At first, I thought it was only the degree that mattered

By , Special to The Christian Science Monitor

At 59, I am a born-again college student. Early retirement made it possible for me to try to finish what I began so many years ago. At first, my only desire was to obtain a degree. Grades meant nothing, except to pass; making new friends never entered my mind, and I didn't consider the possibility that I might learn something interesting.

With little self-confidence, I started class in the summer of 1980 with a 12 -hour schedule.

In biology (a great weakness of mine 35 yers ago) the first exame came back marked "A" and I surprised myself by completing the semester with a grade point average of 3.75 out of a possible 4. In the glow of this initial success, I enrolled for 17 hours the next semester and again did a respectable job.

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It has been an exhilarating experience. Fellow students take me seriously. Instructors treat me just as they do other undergraduates and I am learning something new and valuable every week.

My priorities in life are changing. Instead of TV there is homework at night and on weekends. There are new ideas to discuss with the family, and there is no longer time to ponder the emptiness of growing old. My life has acquired meaning and purposes again.

Has my experience been unique? Are there others who, in restless contemplation of retirement years, made the same decision?

Of course there are. There may be as many as 250,000 of us on the nation's campuses. We are not just reliving a past replete with white buckskin shoes, letter sweater, and fraternity frivolity. We are rediscovering our minds, expanding our knowledge, and getting to know the new generation.

Many of our contemporaries cannot understand why we spend our time this way, however.

Why do men and women in their 50s and 60s put aside the comforts of retirement to face the campus hassle, complete for grades with 20-year-olds, and agonize over exams and term papers? Have they gone around the bend or have they discovered something new? I though it might be interesting to find some answers to those questions.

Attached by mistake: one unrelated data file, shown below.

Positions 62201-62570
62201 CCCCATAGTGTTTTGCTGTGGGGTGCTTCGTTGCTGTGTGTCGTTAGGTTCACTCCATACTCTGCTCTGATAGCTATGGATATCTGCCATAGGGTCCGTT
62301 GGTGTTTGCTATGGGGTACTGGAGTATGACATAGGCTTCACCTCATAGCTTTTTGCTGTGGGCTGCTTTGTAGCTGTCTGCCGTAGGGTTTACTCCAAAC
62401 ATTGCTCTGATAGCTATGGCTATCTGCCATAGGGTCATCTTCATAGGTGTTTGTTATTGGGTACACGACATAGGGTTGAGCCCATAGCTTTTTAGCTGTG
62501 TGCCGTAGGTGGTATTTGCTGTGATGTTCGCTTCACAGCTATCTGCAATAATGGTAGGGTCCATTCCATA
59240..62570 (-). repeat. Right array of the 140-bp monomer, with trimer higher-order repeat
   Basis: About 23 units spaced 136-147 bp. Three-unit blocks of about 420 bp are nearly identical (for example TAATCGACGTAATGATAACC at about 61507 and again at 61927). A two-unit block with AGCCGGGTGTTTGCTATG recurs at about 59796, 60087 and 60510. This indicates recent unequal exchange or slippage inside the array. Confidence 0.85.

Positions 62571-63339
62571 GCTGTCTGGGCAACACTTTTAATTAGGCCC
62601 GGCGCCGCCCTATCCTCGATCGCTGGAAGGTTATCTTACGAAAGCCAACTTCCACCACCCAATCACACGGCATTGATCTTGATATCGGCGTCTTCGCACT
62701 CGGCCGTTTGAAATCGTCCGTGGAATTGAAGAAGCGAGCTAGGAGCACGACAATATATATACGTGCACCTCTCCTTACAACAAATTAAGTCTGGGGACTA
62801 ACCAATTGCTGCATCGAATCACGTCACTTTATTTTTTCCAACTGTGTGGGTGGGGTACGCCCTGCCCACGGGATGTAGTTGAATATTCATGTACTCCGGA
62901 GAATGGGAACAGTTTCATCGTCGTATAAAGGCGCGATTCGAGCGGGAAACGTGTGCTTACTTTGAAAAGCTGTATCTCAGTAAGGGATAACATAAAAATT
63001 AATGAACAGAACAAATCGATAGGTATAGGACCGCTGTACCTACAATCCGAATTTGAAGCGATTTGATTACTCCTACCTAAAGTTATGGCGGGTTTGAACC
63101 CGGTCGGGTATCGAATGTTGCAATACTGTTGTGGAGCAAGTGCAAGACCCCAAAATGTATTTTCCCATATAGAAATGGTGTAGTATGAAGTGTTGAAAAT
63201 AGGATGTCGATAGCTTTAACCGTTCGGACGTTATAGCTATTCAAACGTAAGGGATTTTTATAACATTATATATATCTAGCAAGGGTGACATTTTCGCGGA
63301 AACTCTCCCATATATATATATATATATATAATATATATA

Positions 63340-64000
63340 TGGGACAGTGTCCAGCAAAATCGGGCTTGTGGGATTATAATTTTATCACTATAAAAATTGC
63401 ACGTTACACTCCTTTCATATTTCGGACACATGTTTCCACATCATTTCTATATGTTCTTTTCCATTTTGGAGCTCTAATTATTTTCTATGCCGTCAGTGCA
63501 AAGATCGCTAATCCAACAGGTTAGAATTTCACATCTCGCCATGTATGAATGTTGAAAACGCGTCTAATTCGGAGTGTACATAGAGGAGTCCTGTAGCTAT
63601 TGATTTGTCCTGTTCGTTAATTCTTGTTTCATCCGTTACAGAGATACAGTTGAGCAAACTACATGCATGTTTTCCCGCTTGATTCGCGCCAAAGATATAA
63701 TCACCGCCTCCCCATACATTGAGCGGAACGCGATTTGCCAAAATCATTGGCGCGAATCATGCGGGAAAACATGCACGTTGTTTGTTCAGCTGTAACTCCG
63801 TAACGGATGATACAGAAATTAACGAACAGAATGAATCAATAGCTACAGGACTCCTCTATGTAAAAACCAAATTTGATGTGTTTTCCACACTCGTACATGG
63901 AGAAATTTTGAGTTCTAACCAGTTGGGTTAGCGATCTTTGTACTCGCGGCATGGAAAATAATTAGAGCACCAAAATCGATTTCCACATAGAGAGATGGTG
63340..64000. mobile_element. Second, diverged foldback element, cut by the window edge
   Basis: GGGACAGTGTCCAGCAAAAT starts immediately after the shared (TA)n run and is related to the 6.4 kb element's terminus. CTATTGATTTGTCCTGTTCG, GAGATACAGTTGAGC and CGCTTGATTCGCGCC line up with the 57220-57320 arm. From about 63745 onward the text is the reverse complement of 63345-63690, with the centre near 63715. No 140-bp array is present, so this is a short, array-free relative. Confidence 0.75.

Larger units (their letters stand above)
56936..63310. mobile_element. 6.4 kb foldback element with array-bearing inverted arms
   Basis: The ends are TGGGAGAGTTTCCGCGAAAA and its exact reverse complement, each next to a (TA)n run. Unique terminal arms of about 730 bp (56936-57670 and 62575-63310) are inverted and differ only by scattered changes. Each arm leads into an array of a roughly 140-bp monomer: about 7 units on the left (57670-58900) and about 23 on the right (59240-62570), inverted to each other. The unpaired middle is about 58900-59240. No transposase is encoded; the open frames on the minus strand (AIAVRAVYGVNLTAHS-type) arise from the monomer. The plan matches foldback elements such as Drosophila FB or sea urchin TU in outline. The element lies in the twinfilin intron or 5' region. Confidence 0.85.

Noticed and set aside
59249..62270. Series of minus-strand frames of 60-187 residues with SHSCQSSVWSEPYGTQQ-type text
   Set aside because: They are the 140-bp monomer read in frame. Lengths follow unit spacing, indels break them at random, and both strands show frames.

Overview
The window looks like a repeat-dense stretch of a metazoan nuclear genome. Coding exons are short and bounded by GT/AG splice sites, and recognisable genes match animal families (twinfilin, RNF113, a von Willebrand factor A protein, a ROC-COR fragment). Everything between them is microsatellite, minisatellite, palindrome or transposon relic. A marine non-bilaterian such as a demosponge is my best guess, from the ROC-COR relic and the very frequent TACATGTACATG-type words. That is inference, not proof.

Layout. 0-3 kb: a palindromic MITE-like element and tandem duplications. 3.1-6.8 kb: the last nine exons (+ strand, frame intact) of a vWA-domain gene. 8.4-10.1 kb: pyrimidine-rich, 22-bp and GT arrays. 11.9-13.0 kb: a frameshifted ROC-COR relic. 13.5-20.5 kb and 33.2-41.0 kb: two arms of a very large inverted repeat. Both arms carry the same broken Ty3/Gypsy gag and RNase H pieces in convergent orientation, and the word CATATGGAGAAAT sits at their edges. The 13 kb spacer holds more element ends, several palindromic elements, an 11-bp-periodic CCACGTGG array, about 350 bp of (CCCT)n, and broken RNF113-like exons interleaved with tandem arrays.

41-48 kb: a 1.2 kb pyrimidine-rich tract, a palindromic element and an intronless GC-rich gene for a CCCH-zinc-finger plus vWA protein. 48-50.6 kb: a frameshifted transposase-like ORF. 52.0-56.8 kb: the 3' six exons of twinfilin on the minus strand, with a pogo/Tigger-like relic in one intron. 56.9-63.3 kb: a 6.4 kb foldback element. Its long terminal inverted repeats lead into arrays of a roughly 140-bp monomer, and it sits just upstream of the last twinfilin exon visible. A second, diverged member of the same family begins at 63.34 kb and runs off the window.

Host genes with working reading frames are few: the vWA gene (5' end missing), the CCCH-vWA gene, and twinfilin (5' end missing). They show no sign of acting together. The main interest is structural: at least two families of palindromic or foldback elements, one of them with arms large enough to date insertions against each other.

I decided to take a look at this relatively new subculture of which I am a member and selected three city campuses in Denver, Colo., which have a combined full-time student body of about 28,000.

Since millions of Americans now enroll in continuing education and self-enrichment programs which require no real commitment and little effort, I have limited my sample to those men and women who are over 50 and who are full-time students pursuing formal degree programs.

There are more than 700 of us at the three schools, some 3 percent of the total student bodies.

Three administrators were particularly helpful, and each has kept in close touch with the nontraditional older students.

They are George Burnham, director of admissions for the Colorado University Denver campus: Joann Albright, director of career counseling and placement at Denver University, and John Montgomery of the Metropolitan State College Academic Advising Center.

George Burnham explains why retirees make good students.

"The higher the age, the greater the motivation. It could be from a variety of aspects. The older student tends to have this desire toward accomplishment, toward completing something and naturally, he brings to it a great deal of experience. Once he finds that what he has been doing feeds into what he is now trying to learn, this in itself provides an everexpanding area of motivation."

Metropolitan State's John Montgomery commented: "This is a type of person not satisfied with occupying his time casually. He has vitality. He needs intellectual stimulation.

Denver University's Joann Albright said.